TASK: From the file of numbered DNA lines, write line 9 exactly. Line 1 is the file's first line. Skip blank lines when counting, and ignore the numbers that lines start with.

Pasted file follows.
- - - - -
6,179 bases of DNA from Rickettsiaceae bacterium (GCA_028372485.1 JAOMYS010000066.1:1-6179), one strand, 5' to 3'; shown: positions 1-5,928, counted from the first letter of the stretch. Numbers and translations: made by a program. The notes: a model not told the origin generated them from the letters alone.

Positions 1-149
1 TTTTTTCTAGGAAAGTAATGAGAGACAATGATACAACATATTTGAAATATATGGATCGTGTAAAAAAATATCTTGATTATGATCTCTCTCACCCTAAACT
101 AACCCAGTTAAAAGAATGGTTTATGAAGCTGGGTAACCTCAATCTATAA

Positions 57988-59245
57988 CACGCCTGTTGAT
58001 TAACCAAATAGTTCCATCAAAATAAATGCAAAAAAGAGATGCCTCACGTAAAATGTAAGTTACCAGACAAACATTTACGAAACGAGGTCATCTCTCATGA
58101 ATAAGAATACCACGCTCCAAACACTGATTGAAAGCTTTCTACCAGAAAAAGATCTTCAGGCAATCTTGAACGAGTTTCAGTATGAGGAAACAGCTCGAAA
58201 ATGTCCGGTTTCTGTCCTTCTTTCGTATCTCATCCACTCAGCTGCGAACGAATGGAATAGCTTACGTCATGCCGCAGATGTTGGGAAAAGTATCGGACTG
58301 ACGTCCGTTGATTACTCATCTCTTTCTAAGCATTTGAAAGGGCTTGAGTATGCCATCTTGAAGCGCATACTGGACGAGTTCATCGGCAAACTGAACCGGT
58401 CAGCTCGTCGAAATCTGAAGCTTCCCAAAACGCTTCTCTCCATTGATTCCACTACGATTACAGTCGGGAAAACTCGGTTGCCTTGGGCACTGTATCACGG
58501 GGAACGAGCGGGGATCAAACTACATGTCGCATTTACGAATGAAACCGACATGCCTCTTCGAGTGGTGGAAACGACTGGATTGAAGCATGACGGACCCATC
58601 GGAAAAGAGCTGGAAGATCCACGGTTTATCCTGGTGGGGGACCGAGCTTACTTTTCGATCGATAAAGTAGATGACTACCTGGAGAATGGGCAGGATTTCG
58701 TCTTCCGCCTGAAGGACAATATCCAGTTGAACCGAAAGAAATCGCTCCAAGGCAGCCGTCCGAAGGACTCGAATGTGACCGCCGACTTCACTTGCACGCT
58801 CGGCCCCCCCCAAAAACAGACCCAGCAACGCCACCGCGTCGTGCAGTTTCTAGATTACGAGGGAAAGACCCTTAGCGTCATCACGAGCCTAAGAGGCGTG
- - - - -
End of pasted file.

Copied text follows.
58201 ATGTCCGGTTTCTGTCCTTCTTTCGTATCTCATCCACTCAGCTGCGAACGAATGGAATAGCTTACGTCATGCCGCAGATGTTGGGAAAAGTATCGGACTG